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IT may appear a farfetched thought at the moment. But small steps such as the reopening of Kartarpur Corridor may, in the larger context, considerably help ease the rocky Pakistan-India relations.
Analysts have often maintained that if ‘soft’ issues are dealt with wisely, the more complex challenges that have beset the nations of the subcontinent may also be amicably resolved. The recent release of Indian fishermen prisoners by Pakistan is a case in point. Other positive but minor steps include religious visits; advocates of peace in both India and Pakistan have reiterated that pilgrimages to holy sites in India and Pakistan should be facilitated.
Indeed, the reopening of the Kartarpur Corridor is a welcome development. The renovation and opening of gurdwara was a move that was applauded by Sikhs across the world, including in India; the opening ceremony was attended by Prime Minister Imran Khan as well as former Indian prime minister Manmohan Singh. Nevertheless, the visa-free corridor facility was suspended last year due to the coronavirus pandemic. Now that the Indian side has announced the reopening, one can hope that Sikh pilgrims will be able to visit the holy site without any obstacles.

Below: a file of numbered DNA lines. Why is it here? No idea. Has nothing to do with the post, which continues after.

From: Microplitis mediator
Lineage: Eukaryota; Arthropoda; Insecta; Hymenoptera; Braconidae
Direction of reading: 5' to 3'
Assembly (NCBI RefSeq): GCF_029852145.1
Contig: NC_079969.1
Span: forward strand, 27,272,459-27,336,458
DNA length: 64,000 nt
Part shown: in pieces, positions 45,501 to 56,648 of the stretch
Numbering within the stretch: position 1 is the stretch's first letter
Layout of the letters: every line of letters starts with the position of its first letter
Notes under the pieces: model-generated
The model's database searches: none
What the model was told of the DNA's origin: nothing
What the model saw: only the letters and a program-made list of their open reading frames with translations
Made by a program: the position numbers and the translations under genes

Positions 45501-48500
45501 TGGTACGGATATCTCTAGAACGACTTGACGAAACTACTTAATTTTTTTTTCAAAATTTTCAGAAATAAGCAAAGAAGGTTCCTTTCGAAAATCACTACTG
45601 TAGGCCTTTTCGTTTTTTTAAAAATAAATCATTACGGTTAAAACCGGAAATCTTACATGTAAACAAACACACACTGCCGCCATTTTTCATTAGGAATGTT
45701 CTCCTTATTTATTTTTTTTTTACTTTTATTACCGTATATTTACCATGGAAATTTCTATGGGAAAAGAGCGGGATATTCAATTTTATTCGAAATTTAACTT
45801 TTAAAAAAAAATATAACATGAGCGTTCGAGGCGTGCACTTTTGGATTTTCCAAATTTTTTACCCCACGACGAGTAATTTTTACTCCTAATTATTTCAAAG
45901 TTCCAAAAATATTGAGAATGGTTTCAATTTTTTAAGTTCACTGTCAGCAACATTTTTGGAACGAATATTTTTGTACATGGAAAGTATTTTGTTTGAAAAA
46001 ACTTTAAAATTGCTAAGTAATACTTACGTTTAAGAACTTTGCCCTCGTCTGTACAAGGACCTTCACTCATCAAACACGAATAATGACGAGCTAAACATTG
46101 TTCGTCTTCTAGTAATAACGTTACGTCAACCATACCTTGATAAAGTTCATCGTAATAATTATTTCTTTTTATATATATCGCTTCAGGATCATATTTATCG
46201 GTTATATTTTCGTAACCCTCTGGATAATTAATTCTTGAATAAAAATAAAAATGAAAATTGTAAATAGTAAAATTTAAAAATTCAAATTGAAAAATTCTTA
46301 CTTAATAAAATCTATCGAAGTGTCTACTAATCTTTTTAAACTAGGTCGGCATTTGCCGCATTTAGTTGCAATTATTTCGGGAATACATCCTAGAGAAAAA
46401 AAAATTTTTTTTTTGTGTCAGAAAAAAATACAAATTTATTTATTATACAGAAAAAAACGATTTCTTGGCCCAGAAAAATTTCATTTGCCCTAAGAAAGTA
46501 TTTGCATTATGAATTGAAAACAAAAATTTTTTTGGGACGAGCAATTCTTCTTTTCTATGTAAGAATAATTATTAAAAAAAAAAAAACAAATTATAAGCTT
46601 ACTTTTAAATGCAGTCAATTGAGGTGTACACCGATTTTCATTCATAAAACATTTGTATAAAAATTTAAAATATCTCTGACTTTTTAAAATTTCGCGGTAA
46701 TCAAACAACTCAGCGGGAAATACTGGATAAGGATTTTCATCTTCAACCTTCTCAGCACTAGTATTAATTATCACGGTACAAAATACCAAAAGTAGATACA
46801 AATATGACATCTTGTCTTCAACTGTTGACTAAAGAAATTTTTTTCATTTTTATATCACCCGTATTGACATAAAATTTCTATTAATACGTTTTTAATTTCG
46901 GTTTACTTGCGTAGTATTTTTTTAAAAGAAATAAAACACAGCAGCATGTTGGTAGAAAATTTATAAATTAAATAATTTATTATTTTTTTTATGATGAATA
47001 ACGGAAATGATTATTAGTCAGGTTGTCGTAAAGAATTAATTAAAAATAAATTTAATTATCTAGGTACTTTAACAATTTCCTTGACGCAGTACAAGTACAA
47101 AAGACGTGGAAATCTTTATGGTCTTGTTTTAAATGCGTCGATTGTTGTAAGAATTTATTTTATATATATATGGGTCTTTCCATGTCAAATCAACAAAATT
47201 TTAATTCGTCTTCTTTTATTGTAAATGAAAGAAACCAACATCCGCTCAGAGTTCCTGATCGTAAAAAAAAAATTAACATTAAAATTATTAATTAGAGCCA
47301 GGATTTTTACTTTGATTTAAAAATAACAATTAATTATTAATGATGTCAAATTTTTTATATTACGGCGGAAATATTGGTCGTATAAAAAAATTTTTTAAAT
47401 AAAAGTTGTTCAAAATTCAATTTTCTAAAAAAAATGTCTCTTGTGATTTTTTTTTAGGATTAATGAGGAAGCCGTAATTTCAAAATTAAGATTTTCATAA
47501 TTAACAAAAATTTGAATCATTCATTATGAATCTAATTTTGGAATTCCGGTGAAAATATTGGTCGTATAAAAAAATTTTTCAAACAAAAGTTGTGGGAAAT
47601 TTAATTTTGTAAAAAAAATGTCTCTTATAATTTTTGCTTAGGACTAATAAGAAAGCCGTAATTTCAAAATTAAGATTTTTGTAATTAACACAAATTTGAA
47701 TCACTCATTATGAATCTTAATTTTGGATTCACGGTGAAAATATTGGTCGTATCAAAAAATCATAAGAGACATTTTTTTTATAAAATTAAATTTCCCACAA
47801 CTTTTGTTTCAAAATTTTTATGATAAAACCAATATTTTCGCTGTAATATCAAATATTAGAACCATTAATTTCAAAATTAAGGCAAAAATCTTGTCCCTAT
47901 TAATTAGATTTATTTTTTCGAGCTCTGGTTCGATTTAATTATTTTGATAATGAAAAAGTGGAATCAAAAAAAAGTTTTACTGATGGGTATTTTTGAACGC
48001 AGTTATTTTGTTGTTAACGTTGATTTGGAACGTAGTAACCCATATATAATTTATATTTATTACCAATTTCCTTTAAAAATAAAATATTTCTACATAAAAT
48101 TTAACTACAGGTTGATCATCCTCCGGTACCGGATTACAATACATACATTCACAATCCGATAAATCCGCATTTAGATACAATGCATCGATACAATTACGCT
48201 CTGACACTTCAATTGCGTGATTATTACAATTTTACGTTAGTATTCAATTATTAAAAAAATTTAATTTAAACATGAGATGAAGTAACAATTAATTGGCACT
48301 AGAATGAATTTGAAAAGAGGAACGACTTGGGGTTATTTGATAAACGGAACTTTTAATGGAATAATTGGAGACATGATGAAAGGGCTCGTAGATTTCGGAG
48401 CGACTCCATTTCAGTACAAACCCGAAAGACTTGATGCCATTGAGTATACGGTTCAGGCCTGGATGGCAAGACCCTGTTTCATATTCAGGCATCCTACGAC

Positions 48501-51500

Needless to say, matters in the subcontinent—particularly involving bilateral peace—move at a snail’s pace, and it sounds unrealistic to expect unprecedented developments like the Kartarpur reopening.
Also, the fact remains that there’s huge mistrust between Islamabad and Delhi, stoked by the Modi government’s anti-Muslim stance, not least the disturbing situation that has prevailed in India-held Kashmir for over two years now.
Nevertheless, dialogue is the only way forward, and as stated here, working on soft issues may lead to more significant talks in the future.